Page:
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Minimum wage should be abolished

The+minimum+wage+functions+as+a+price+floor%2C+which+causes+a+surplus+of+labor.+More+people+will+want+jobs+than+can+get+them.
The minimum wage functions as a price floor, which causes a surplus of labor. More people will want jobs than can get them.

The minimum wage functions as a price floor, which causes a surplus of labor. More people will want jobs than can get them.

Infographic by Noah Siderhurst

Infographic by Noah Siderhurst

The minimum wage functions as a price floor, which causes a surplus of labor. More people will want jobs than can get them.

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When thinking about wealth inequality as a middle class liberal, it’s easy to get caught up in feel-good policies that have little effect. The biggest of these, I feel, is the idea of a minimum wage. This conclusion lies in simple macroeconomic theory (I know the terms simple and macroeconomic theory don’t often go together, but please bear with me).

Since we first formed societies, people have felt sorry for those worse off than themselves. This fundamental feeling has translated into many different policies aimed at closing the gap between wealthy and poor, one such being the minimum wage. However, the only real purpose the minimum wage serves is to ease middle class liberals’ (and maybe some conservatives’) conscience. It has little real positive effect on the lives of the poor.

Think about supply and demand in the job market for a low-wage industry like fast food. Usually, in an economy without a minimum wage, the quantity of labor (number of jobs) workers are willing to supply equals the quantity of labor (jobs) employers are willing to buy (number of people they are willing to employ). The price at which they agree to make this exchange then falls at an equilibrium price. This is the price where employers will be able to find as many employees as they need at a price that is competitive to attract these employees.

To explain, if you can make more money somewhere else, you will not stay in the job you currently have, and your employer will have to pay you more to keep you from leaving (the wage they pay you not to leave is the equilibrium price of labor).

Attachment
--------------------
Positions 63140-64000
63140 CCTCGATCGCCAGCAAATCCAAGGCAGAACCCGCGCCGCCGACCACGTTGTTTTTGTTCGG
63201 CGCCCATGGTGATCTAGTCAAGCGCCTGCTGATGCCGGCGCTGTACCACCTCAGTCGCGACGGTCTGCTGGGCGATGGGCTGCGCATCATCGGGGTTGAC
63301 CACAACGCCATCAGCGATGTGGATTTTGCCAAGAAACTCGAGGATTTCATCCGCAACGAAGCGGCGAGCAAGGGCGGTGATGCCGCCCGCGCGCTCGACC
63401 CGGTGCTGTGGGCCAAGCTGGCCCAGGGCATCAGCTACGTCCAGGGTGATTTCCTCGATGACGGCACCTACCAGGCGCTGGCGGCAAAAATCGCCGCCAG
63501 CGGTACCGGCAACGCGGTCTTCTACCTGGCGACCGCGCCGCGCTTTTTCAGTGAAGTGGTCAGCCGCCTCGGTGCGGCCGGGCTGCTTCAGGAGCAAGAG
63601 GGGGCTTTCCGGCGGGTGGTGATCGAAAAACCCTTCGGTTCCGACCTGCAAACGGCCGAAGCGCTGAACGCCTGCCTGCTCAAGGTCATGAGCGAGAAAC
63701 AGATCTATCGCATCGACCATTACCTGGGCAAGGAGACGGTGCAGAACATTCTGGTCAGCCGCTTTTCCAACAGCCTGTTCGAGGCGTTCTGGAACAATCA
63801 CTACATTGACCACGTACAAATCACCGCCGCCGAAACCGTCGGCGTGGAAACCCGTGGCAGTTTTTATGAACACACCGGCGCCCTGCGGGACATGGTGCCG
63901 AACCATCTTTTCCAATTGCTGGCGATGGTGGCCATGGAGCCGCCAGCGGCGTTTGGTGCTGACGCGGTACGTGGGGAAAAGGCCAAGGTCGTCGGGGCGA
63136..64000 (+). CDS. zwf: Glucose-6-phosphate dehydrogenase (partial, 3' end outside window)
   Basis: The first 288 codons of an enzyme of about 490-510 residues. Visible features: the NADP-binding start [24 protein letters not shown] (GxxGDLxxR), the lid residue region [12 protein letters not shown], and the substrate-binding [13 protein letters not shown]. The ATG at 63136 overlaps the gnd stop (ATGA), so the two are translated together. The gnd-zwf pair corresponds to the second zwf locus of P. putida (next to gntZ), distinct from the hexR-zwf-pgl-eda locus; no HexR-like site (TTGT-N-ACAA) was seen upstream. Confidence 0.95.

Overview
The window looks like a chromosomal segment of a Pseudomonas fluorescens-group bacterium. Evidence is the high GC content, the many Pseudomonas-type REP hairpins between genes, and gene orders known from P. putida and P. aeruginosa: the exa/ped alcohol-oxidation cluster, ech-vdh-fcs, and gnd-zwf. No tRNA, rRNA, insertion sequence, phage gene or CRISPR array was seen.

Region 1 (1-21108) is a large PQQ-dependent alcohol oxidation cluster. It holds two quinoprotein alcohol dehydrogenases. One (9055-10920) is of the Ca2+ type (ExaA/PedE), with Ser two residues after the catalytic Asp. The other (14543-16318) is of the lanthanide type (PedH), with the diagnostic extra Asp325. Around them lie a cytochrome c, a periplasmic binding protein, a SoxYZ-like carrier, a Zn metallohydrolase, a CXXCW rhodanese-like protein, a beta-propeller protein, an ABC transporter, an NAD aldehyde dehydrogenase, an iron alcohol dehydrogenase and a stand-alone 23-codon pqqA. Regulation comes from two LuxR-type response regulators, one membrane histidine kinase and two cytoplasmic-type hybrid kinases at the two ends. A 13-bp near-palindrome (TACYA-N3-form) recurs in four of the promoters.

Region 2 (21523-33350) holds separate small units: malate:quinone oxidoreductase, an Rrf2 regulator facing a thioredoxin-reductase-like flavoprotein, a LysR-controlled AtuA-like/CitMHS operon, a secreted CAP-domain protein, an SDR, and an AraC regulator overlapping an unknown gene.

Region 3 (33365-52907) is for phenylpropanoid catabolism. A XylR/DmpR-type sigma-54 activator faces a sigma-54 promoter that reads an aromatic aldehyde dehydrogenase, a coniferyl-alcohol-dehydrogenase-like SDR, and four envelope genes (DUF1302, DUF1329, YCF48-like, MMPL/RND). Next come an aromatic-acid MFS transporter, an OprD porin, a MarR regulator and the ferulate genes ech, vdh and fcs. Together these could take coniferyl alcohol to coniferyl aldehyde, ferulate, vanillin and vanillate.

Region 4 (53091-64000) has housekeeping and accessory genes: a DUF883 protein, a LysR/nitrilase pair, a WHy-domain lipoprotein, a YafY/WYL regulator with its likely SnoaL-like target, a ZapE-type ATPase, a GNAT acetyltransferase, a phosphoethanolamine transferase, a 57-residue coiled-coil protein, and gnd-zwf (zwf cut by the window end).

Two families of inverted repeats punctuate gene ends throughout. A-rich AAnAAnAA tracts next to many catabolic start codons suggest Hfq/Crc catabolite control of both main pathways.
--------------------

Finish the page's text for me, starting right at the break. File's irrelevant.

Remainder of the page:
Now let’s consider what happens when a minimum wage is set in place.

There are much better ways to help the poor than fighting the free market system.”

At an effective minimum wage, more workers will want to work than employers will be able to employ. If the minimum wage is $10 per hour, you are much more likely to seek out a job than if it is $7.25 an hour.

At the same time, employers will hire fewer workers at the higher wage. Instead, they may simply require current employees to do more, invest in job-killing labor replacements like self-checkout lines and Sheetz-style ordering kiosks and pass on the higher labor costs in the form of higher prices, which causes inflation (none of these effects are desirable).

Both higher supply, in the form of more people who want to work, at the same time as lower demand, in the form of less employers who want to hire, lead to a surplus of labor.

And because of this surplus, more people want jobs than can get them. That is, whether or not you get a job when you need one is based on who you know or how lucky you are rather than need. In a normal market, people with the most need will work for the least, practically guaranteeing them a job, though not necessarily a good one. Even though you may end up with a low paying job, isn’t that better than none at all?

In addition, simply having a higher minimum wage does not translate into a higher standard of living. Inflation, caused when employers are forced to raise prices as labor costs rise, would actually reduce the buying power of the minimum wage to before it was raised. You would make more, but your money would be worth less.

Even so, you could argue that an economy with no minimum wage is cruel. Cries for a “living wage” are all too powerful when it comes to images of severe poverty.

However, there are other ways of improving poor people’s lives that would not interfere with the market’s efficiency in allocating resources. These include investment in education, which would mean higher wages in higher skilled jobs for many poor people (this would also leave more low skilled jobs available for teenagers like myself). Other policies, which many liberals also support, include universal health care and free preschool. All of these reduce financial burden on the poor without the same ill effects as a minimum wage.

So, based on this analysis, the only real reason for anyone to support a minimum wage is simply because it makes us think we are good and on the side of the poor. In other words, a minimum wage makes us feel like compassionate teddy bears when in fact we are out of touch monsters if we support it.

Speaking as a liberal myself, there are much better ways we can spend our time to improve the lives of the poor without fighting the free market system that has allowed America to stand out for centuries.

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Every person has a story.
Minimum wage should be abolished